“Your buses don’t do a thing for my constituents,” Metcalfe wrote to his fellow Republican. “How about we pay for your state roads and bridges, and you pay for your own buses? It is only fair since we only receive funding for our roads and bridges too.”
Killion argued that 40 percent of Pennsylvania economic activity takes place in the southeastern portion of Pennsylvania—implying that without Philly, Pennsyltucky’s days of relevancy would be numbered.
But that fell on Metcalfe’s deaf ears: “State expenditures should go to the common interests of the state, not special interests, like subsidizing a minority of our population’s bus fare, which is just more welfare.”
Despite ridership being at a 23-year high, SEPTA has been operating on a shoestring budget for years. Its capital budget is at a 15-year low of $308 million—less than half of Boston’s MBTA budget and just a quarter the size of New Jersey Transit’s budget.
Thing is, there’s no evidence to suggest transportation will actually be at the top of the Senate’s and House’s list when they get back in session on Sept. 23. So SEPTA has gone ahead and told us what they’re ready to do if the 253 legislators and the governor can’t come up with something by the time winter break begins.
“Casey told the committee SEPTA would be forced to significantly shrink the current transit system over the next 10 years without state funding action,” SEPTA spokesperson Andrew Busch wrote in an email to reporters last Thursday.
What’s SEPTA’s shrinkage mean for you? That depends. Do you live in West Philadelphia? Say goodbye to your trolleys along Lancaster and Baltimore Avenues—they’d be converted to bus routes, either next year or by 2016. So would the Girard trolley from West Philly to Port Richmond.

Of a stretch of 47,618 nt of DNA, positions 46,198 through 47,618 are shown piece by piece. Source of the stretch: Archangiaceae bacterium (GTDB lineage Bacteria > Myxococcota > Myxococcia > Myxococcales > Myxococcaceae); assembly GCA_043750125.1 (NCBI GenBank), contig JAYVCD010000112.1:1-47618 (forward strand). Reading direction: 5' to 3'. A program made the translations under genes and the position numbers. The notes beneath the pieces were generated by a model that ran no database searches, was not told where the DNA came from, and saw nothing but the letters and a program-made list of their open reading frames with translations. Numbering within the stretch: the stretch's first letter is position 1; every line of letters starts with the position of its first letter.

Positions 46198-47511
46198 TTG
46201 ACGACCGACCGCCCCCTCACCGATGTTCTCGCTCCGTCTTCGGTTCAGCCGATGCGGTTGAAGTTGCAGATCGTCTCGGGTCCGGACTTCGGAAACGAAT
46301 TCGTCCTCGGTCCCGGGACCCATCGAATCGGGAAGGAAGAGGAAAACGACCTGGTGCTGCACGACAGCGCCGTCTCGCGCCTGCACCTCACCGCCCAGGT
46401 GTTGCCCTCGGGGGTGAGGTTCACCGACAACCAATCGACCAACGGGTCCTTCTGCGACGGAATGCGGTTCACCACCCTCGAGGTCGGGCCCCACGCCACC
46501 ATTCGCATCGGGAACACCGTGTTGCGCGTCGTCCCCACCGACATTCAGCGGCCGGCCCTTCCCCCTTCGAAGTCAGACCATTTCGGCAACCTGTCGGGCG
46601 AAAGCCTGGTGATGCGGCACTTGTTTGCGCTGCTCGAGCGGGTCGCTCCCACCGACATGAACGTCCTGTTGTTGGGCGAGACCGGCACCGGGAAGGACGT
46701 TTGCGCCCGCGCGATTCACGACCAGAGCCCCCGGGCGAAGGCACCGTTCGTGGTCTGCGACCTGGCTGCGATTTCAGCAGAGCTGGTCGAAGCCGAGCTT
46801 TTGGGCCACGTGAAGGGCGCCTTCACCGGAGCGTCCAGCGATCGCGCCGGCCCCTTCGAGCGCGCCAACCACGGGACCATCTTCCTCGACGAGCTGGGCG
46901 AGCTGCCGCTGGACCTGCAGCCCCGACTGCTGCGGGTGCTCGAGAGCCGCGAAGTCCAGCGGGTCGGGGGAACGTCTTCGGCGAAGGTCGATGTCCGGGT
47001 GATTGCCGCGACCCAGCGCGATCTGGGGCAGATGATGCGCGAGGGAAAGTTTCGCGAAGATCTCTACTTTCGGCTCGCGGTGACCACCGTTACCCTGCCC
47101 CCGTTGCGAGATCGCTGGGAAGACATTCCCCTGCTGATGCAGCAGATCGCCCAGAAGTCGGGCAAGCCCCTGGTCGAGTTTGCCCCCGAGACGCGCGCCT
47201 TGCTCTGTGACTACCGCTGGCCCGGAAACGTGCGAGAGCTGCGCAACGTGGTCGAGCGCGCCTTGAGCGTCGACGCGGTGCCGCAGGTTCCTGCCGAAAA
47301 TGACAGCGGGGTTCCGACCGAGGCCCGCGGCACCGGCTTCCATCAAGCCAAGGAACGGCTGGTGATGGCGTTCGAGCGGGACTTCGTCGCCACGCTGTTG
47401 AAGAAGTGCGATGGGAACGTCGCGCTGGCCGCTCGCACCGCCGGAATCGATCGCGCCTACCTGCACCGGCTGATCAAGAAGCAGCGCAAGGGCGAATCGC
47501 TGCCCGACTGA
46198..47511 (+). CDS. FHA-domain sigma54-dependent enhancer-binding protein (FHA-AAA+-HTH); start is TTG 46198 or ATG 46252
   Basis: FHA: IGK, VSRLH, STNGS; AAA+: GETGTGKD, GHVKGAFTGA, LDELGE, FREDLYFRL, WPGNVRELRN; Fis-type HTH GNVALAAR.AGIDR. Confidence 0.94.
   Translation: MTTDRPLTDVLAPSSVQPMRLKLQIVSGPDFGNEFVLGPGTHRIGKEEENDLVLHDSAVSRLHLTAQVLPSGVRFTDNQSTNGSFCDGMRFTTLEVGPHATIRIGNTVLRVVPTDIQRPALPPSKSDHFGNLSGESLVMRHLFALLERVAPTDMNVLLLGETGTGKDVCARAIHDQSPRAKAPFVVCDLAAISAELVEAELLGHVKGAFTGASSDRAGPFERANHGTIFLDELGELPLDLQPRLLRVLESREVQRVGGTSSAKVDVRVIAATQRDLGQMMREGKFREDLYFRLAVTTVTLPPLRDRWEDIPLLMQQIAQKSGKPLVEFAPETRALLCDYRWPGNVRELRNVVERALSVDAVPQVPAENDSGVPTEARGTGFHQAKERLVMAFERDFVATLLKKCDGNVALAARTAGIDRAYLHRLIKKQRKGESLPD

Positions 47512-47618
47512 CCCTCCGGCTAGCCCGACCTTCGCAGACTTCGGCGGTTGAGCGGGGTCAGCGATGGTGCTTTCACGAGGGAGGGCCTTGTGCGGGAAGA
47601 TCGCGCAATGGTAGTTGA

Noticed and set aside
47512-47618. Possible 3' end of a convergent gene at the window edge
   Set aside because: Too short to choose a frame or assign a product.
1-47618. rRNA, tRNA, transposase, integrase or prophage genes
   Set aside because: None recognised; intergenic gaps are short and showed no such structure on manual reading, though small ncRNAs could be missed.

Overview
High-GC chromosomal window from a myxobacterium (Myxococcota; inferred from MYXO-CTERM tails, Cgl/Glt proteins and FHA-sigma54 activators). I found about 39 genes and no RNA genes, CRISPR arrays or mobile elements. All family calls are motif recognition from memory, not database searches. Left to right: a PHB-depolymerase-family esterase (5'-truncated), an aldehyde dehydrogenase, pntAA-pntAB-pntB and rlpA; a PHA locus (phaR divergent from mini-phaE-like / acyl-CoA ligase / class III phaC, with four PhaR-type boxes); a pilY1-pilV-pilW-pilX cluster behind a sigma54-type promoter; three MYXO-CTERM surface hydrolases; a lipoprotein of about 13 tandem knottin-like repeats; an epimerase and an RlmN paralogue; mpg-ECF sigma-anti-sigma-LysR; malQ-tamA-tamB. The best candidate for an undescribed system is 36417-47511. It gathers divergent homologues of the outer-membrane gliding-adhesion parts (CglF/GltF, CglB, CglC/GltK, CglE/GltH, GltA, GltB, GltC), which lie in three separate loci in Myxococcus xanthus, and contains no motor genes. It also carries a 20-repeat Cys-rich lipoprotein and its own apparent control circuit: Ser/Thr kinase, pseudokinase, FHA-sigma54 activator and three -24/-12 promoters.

Are you a regional commuter? The Doomsday Budget would eliminate nine of the region’s 13 regional lines over the next 10 years, including Chestnut Hill East, Chestnut Hill West, Thorndale and Doylestown.
SEPTA estimates about 12 percent of its ridership would be eliminated and either have to find another way to work, or let the free market do its job and find another. For a city that’s experiencing population growth, an increase in transit ridership and declining car ownership, cutting more transit funds comes across as nothing short of malevolent.
Metcalfe, for his part, isn’t buying it. SEPTA, he says, is “trying to scare people. With the legislature coming back, this is a good time to roll it out there, but I think it’s going to backfire,” the Butler County Republican told the Inquirer. “It’s a very small minority of people who actually ride the buses…it’s hundreds of millions of dollars for a very small percentage of the population of our state.”
We’d like to be hopeful about the bill over the coming weeks, but the idea of sabotaging a northeastern state’s urban economic hub in the name of cutting “welfare” and using the leftover cash to fund the natural gas industry has the Tea Party’s signature all over it.
The 2014 Philadelphia Spring Guide